3rd century A.D.
39 1/2 x 10 1/2 in. (100.3 x 26.7 cm)
Purchase, 1975 (4308.1)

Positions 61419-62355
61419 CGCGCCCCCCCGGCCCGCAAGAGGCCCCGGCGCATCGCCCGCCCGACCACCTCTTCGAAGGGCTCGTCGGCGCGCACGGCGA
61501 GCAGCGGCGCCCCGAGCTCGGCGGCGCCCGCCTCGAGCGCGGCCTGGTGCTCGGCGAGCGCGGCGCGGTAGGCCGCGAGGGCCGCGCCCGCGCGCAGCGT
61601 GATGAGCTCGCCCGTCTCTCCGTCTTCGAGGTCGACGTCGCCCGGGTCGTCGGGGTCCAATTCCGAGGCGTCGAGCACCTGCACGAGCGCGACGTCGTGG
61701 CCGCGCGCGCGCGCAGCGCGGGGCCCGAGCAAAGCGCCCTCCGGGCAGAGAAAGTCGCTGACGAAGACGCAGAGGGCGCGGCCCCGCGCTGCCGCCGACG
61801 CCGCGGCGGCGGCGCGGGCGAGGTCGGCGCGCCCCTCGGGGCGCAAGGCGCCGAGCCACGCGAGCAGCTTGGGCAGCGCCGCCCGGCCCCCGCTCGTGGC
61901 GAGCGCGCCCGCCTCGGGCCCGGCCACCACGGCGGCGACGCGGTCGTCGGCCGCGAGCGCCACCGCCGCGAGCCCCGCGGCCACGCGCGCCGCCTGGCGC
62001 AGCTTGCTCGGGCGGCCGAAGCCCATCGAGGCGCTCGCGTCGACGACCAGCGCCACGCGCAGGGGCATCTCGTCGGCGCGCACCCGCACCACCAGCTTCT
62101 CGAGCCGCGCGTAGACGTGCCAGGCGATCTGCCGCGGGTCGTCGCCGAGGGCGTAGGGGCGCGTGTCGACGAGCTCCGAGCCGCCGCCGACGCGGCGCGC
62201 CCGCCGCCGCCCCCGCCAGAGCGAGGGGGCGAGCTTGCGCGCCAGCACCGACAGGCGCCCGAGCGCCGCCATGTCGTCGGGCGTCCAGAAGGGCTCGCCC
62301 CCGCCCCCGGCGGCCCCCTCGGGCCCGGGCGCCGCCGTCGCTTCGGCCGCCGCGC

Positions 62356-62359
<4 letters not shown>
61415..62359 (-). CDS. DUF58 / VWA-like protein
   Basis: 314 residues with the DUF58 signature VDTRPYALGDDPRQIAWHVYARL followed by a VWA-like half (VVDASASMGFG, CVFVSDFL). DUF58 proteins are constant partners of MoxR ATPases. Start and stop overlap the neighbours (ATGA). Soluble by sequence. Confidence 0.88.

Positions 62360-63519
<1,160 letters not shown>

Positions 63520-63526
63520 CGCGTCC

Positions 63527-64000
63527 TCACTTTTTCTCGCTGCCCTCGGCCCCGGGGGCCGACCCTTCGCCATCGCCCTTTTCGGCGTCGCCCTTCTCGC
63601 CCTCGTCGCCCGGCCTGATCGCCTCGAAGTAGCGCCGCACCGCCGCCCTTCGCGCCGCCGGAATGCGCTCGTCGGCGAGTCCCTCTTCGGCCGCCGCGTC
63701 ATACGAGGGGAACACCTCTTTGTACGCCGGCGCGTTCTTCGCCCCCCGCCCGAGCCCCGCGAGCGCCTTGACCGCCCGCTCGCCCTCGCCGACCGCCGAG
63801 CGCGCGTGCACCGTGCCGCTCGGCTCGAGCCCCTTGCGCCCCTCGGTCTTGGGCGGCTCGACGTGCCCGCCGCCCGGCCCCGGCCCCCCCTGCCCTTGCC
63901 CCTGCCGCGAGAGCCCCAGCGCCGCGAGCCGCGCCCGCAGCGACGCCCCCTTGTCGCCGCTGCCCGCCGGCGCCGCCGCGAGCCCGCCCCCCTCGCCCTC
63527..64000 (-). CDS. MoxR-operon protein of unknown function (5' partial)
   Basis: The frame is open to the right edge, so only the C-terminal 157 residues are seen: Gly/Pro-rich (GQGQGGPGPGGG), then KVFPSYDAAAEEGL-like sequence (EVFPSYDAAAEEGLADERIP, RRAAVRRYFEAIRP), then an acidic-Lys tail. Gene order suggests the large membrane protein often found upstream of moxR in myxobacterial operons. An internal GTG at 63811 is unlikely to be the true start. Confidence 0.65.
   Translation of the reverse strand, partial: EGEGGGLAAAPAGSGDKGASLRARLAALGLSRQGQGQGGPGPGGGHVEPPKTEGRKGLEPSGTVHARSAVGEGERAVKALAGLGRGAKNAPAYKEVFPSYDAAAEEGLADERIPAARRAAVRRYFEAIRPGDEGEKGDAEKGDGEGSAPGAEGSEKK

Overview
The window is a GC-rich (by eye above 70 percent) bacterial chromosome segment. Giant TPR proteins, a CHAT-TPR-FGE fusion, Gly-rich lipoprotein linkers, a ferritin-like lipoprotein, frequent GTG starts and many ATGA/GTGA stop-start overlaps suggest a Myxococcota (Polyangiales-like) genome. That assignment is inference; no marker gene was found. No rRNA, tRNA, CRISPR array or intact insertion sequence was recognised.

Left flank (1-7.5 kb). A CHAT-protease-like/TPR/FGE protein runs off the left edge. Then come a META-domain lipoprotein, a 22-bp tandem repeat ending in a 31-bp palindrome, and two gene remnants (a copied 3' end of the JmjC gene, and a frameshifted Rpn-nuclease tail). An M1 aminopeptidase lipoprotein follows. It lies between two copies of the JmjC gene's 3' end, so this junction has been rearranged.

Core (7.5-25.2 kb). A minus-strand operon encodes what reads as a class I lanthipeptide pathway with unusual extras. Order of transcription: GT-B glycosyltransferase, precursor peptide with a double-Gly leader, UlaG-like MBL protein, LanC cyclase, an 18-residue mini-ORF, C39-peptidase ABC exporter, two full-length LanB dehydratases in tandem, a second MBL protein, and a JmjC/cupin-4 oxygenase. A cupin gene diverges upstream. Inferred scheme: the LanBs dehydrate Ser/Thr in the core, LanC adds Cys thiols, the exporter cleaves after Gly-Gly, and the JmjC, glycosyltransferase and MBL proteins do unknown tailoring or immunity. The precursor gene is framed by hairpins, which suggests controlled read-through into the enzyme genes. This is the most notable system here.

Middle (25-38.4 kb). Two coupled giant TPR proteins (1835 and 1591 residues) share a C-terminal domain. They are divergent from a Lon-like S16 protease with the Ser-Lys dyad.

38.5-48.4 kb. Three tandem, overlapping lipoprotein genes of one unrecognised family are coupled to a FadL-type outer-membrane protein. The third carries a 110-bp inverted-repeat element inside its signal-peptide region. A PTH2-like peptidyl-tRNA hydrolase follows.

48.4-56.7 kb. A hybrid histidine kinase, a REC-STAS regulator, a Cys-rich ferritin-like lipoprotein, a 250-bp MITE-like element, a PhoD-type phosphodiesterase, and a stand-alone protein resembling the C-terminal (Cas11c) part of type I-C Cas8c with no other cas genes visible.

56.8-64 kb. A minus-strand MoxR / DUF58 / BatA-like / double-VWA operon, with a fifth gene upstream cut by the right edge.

As Buddhism spread across the northern Indian subcontinent and into Central Asia, it developed a complex pantheon of many Buddhas and Bodhisattvas. The term Bodhisattva (literally "enlightened existence") was originally used to refer exclusively to the historical Buddha Shakyamuni (ca. 563 B.C.-ca. 483 B.C.) in his many incarnations before achieving full enlightenment in his final manifestation as the Buddha of the present kalpa, or "world-age." However, it eventually came to be believed that in addition to innumerable Buddhas that simultaneously existed throughout the countless worlds of complex Indian cosmology, there were other spiritually advanced beings already on the path to enlightenment to whom Buddhist believers could turn for aid in their own spiritual quest, many of whom were referred to by the honorific title of Bodhisattva. In art, these Bodhisattvas are distinguished from Buddhas (who are usually unadorned as a sign of their final freedom from attachment) by their rich jewelry and noble dress, symbolizing both their spiritual advancement and their continued presence in the world. Among the most popular Bodhisattvas that developed in the Gandhara region was Maitreya, who was believed to have been recognized by Shakyamuni as the Buddha who would succeed him in the next kalpa, during a remarkable age of peace and prosperity in which Buddhist teachings would flourish. In the meantime, Maitreya awaited his appearance in the world and eventual full enlightenment in a celestial realm into which those who faithfully believed in him could also be reborn. As millenarian apocalyptic beliefs grew under the constant warfare and turmoil of the time, Maitreya attained a huge following who believed that his final incarnation was imminent, preceded by disasters on a massive scale that would destroy the entire world, but in the process cleansing it for the paradise that would follow. This millenarianism spread from Gandhara to Central and East Asia, where it colored Buddhist doctrine for centuries. The identification of most Gandharan Bodhisattva sculptures remains tentative, and this figure may either be Shakyamuni in a previous incarnation, Maitreya, or another of the many Bodhisattvas whose worship was developing in the early centuries of the first millennium. However, given the widespread popularity of Maitreya and his close association with Gandhara, where his cult first started, there is a strong possibility that the Academy's sculpture may depict this deity in his celestial abode, awaiting the time when he can turn the "Wheel of the Dharma" to alleviate suffering and bring all sentient beings to enlightenment.